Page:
Bragging rights (and why Mennonites value humility)

By Byron Rempel-Burkholder

In my weekly phone conversations with my parents, it is almost routine for the conversation to include a little chuckle on the subject of pride. Whether we’re talking about our children getting on the dean’s honour roll, or my excitement about some high-profile endorsements for our upcoming new comic book, Radical Jesus—Dad will inevitably pose that old question that dominated his own upbringing: “Is this making you proud?” He asks it with a twinkle in his eye, because he understands the complicated relationship with pride that Mennonite Christians have had historically.

Mennonites value humility as a pillar of discipleship. You don’t put yourself forward; you serve others and deny yourself. You don’t brag about your achievements, and you even withhold lavish praise from others lest you feed a culture of pride. In some quarters, you don’t wear stylish clothes or jewelry, because that draws attention to yourself.

Dad and I both recognize that humility is a mixed bag. In excess, it can sabotage the self-esteem we all need for our well-being. Restraining our joy over an accomplishment—ours or someone else’s—can undermine gratitude. On the other end of the spectrum, everyone knows how a swelled head can mess up our spirituality and our social life. In the middle somewhere is a humble kind of pride that allows us to celebrate God-given gifts and achievements.

And so it is in our publishing work. As our books go into production, we send the manuscripts to well-known people to endorse. We excerpt the pithiest compliments from their statements and we emblazon them on the back covers, on our website, and in social media. We ask our authors to do the same—to talk and blog about their books, to sign books at launch events, and to gush about how good they are.

Shirley Showalter reads from her soon to be released memoir Blush while Ervin Stutzman looks on.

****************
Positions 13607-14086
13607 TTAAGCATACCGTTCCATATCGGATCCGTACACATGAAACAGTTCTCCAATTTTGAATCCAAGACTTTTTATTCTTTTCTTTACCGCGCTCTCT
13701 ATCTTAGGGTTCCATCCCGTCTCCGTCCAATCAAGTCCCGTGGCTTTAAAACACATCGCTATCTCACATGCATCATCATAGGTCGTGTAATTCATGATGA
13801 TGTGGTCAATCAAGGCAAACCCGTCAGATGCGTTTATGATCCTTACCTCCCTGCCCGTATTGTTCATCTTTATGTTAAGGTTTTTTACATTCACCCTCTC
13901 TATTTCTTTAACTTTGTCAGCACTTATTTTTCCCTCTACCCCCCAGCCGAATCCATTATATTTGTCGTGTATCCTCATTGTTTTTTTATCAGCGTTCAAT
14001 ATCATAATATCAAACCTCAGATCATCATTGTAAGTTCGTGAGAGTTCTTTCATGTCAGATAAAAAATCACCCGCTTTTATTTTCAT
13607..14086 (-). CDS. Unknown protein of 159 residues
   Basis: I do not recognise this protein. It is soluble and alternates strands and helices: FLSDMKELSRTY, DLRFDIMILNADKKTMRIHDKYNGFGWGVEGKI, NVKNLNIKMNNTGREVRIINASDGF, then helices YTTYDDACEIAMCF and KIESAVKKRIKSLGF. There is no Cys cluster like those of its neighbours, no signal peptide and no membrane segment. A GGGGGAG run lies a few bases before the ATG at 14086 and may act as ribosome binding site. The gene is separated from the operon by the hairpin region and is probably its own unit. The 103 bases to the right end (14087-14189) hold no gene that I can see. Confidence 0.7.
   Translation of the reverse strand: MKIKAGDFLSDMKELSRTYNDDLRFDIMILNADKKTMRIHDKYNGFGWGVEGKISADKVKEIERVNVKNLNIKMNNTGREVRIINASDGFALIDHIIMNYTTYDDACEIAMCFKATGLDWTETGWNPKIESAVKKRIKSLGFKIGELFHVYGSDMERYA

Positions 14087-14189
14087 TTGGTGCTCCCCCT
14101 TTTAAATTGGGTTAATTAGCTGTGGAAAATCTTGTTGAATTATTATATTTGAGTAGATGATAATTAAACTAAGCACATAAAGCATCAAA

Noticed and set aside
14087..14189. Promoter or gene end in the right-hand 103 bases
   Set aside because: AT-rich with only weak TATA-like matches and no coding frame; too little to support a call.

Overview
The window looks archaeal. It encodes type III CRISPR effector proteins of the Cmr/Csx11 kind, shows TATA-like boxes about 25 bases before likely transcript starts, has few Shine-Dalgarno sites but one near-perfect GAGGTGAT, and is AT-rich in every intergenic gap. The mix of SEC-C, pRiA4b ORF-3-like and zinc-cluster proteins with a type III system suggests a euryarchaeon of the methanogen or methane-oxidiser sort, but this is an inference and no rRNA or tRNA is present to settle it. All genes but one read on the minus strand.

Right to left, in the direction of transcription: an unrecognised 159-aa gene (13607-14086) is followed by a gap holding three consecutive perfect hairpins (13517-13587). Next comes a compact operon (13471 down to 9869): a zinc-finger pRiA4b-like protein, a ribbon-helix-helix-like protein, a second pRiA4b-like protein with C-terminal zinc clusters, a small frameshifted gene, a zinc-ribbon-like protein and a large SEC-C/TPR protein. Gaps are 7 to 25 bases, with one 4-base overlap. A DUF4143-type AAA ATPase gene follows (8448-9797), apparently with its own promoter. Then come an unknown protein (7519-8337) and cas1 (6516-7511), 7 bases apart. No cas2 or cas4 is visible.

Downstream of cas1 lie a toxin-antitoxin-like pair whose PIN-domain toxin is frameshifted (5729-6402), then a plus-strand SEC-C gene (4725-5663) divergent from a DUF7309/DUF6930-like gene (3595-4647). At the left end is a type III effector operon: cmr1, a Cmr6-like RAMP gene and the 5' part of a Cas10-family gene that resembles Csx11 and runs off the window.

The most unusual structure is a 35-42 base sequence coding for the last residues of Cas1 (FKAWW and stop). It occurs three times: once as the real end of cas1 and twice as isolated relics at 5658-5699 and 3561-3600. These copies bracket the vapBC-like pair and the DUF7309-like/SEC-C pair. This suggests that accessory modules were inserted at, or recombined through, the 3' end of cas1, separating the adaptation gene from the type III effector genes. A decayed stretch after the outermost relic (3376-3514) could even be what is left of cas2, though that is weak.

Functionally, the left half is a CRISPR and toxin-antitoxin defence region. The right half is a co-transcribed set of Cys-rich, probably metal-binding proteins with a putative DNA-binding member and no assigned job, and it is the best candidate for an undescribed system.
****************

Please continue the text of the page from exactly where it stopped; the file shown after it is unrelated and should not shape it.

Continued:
Shirley Showalter reads from her soon to be released memoir Blush while Ervin Stutzman looks on.

Call it godly bragging if you like—godly because we recognize that our books, curriculum, and periodicals, are ultimately gifts of God to the world, and they deserve to be talked about, praised, and even urged upon the world.

There was a time—just a couple of decades ago— when we didn’t need to do this as a church publisher. Loyal congregations and individuals would buy our products simply because we were their publisher and they trusted us to put out the resources they needed. The annual catalogue and a few simple display ads in church papers were about all we needed to get people buy the product. That was okay, and it fit nicely with the self-effacement we called humility.

Today, to survive, we have to be assertive in getting the word out to the world, including to our own churches. We highlight the good things about what we are publishing. In our promotions we become evangelists of a vision, a message, a gift: a biblical orientation of discipleship and service. We can actually be humble in our “bragging” because we’re carried along by something bigger than our own egos. I hope that’s what we’re doing.

Blush

Shirley Showalter’s soon-to-be released memoir, Blush, shows some of the healthy tension around humility. In her traditional “plain” Mennonite girlhood, Showalter had a desire to be “big” in a world beyond her small, culturally confined community. While she valued Mennonite teachings on humility, her sense of vocation in the glittering world beyond Lititz, Pennsylvania, drew her into a big world of service. Ultimately, it wasn’t self-inflation; it was a call. Shirley went on to become a professor, and eventually president of Goshen (Indiana) College and then a foundation executive with The Fetzer Institute in Michigan.